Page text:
Sunday, February 19, 2012
Saturday, February 4, 2012
2010 saw major earthquakes strike Haiti, Chile, China and Indonesia. It saw devastating floods in Pakistan and Australia. 2011 have brought out the opposite of resilience in people and organisation, confronted by the most extreme challenges. With flood events in Lagos, Australia, Brazil, the earthquakes in turkey, New Zealand, the tsunami in Japan, civil unrests in London, Greece, Spain, Italy, and the Arab spring of 2011, which ousted regimes in Tunisia, Egypt and Libya and created fuelled growing opposition to regimes in Syria, Yemen, Bahrain and other middle eastern states. These are very real recovery challenges that face organisations and you. According to the Lloyd’s of London’s risk index 2011, 2011 was the second most expensive year ever for the insurance industry because of these incidents.
In addition, while many of types of risk may be industry or regional specific, cyber risk is universal. 2011 saw the hacking of state network from India to Brazil to Nigeria. For businesses, the incident and frequency of data breaches have been even more unrelenting; Nintendo, Honda, Toshiba, Playstation, Nokia, Google, IMF, Wiki-leak and the Hong Kong stock exchange are victims of some form of cyber crime or hacking. A global estimate of cyber crime is now costing business around $114bn annually. Technical solutions are needed to evolve rapidly, together with more efficient reporting of breaches to help quantify the risk more accurately.
By reflecting on disaster in terms of the need for strong, visible and distributes leadership, differentiated response, recovery and effective communication, organisations can achieve better outcomes with BCM, and reliably meet their obligations to regulators, boards and stakeholders. Since the true measure of a BCM plan is the success of it after an incident, organisations should apply the good practice approach which provides a baseline and common language to help BCM professionals to perform a rigorous Business Impact Analysis Assessment (BIA). The BIA is the foundation on which the whole BCM is built. It can be used to understand the impact of the failure to deliver a service or a product. The BIA identifies business activities across the organisation, identifies management owners of processes, identifies suitable staff, quantifies time scale and collects data for the Continuity Requirements Analysis (CRA). The good practice dictates that a BIA should be reviewed as a minimum annually but frequently in the event of business change, change to internal and external business process and significant change to risk and threats. Furthermore organisations must focus on robust BCM frame works strategies, resource allocation supporting continuity plans which objectively ‘fit for purpose’, practical and periodically tested and rehearsed.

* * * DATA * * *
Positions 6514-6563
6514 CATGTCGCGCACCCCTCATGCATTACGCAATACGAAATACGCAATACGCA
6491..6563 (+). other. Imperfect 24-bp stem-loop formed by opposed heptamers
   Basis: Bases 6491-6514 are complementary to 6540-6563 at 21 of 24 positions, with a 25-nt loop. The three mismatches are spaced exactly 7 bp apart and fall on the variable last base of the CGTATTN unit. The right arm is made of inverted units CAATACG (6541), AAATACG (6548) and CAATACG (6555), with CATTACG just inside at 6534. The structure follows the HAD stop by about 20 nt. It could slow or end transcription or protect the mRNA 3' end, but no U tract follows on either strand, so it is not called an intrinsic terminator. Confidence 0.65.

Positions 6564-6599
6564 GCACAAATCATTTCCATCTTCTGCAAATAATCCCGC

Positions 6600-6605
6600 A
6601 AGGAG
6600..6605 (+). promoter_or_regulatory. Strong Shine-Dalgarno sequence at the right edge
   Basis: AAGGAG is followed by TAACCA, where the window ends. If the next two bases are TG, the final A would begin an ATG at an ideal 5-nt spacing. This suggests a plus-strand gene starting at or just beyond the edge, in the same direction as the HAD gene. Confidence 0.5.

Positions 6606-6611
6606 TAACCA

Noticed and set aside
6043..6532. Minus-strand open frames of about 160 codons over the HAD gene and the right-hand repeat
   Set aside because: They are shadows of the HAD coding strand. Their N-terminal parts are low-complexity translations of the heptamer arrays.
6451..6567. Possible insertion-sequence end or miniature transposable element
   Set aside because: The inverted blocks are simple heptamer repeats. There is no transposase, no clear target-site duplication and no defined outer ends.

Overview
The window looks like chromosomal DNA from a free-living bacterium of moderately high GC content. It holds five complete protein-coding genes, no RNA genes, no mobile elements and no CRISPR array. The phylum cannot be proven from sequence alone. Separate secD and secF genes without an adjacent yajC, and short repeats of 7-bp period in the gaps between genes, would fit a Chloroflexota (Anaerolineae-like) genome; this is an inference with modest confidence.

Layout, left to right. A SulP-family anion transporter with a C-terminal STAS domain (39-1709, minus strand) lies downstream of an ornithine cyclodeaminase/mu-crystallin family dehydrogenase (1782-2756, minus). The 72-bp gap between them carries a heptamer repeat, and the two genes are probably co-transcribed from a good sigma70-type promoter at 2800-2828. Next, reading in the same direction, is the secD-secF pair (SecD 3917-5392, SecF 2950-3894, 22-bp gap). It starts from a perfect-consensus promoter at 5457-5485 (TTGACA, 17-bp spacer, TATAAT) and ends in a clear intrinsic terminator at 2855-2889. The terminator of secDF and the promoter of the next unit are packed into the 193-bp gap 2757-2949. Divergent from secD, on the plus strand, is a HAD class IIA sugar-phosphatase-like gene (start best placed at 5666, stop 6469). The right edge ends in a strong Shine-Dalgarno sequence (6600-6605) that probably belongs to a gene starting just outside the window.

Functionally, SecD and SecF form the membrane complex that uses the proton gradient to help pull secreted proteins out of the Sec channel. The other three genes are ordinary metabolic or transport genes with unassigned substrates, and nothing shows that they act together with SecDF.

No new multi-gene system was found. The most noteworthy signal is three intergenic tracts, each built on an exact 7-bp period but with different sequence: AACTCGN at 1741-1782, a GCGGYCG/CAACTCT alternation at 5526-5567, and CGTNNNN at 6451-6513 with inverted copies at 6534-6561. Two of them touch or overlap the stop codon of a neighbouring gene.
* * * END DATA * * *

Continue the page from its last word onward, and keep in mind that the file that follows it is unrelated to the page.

After the unfolding events of the last two years, businesses need to give much greater priority to BCM planning carefully for those risks they cannot prevent, as well as being realistic about those they can. Organisations must determine its BCM strategy by using information gathered from the BIA, CRA and risk and threat assessment. Whatever strategy an organisation selects it has to ensure that it meets the target time for resuming the delivery of its products and services following its disruption. One strategy could be ‘balancing cost and speed of recovery’. In this strategy, there is always a trade off between cost and speed of recovery which needs to be balanced when selecting a strategy. So shorter recovery time objectives = higher cost and vice versa. Another strategy worth considering and is quite popular is ‘separation distance and the concept of “off site” it’s basically replicating operations in a different location. It reduces the likelihood of two sites being affected by the same incident except in cases like pandemics and cyber attacks. Artco Solutions will also recommend a centralised access to data, emergency communications, emergency plans and key documents so senior management and employee have what they need when they need it.